And for the Dhamma-follower:

but (although) he has seen by means of wisdom, his cankers are not (yet) utterly destroyed

And then for the faith-follower:

having seen by means of wisdom his cankers are not utterly destroyed

So he and Bodhi seem to be in agreement. Are they working from a different Pāli text? The only good reason I can think of for making that distinction is that the Pāli made it - it seems these two are specifically ranked lower in terms of the progress in destroying the taints. Or if there are two varients of this, is there research about which is older, such as from āgama studies?

Thanks so much, there are many good points here. I’m a little short on D&D time at the moment, so I’ll study this more carefully and get back to you in the (hopefully) not distant future.

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@Senryu I’ve finally had the chance to review your comments, and I think you’re right. Thanks for taking the time to do this.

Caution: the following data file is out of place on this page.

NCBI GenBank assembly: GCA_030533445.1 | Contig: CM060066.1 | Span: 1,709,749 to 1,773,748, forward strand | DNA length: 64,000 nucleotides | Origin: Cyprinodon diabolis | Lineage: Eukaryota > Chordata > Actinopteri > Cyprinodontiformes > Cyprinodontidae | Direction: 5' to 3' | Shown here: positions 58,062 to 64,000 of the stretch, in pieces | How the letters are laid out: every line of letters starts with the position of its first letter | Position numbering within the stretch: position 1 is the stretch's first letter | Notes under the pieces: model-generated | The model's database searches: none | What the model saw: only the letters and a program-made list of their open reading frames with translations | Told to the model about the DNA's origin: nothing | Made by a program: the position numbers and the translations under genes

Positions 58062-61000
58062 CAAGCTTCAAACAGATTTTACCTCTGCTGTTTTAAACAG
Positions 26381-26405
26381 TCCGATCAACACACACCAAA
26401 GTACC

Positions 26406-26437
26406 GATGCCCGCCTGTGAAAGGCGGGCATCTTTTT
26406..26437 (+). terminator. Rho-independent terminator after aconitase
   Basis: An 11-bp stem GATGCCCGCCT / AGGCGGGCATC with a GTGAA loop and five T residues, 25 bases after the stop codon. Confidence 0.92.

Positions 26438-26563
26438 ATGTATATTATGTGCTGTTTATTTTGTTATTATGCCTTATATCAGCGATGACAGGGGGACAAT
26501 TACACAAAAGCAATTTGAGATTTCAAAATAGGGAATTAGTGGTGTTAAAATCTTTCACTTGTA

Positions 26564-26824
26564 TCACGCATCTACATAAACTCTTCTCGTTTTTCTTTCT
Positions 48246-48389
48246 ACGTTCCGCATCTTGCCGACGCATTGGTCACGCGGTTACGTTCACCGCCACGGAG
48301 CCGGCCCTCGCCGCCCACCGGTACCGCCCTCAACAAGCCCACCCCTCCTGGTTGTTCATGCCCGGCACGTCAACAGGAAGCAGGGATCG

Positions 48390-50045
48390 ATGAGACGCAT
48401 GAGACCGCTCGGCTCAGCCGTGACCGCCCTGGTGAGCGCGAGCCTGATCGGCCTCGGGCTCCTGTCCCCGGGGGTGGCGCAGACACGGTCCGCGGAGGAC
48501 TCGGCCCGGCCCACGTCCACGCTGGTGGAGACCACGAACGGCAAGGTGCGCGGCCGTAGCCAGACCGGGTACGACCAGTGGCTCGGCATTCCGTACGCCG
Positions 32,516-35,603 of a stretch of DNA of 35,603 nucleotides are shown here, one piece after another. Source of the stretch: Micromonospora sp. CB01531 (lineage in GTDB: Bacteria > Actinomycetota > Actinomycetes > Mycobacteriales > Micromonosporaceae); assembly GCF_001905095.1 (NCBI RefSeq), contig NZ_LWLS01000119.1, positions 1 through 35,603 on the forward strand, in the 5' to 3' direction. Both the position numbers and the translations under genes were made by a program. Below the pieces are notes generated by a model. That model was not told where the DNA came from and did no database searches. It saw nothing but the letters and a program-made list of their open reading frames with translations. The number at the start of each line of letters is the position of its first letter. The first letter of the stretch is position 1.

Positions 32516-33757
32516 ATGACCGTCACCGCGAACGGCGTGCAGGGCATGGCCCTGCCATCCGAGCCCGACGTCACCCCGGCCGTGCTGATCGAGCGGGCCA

As so often, the term dhamma is hovering between the senses of “teaching that points to the truth” and “truths to which the teaching points”. I agree that atthapada must mean specifically something to do with the text, and indeed, with gambhīra it has a specific sense of “deep meaning of a passage”. In fact, it seems to specifically refer to that kind of understanding that shifts from the merely theoretical to the experiential.

I don’t think this affects the main thrust of my little essay. The mere mention of people understanding a teaching doesn’t mean they were specifically scholars. But it does require some rewording of both the essay and the translation, which I will do when I get the chance.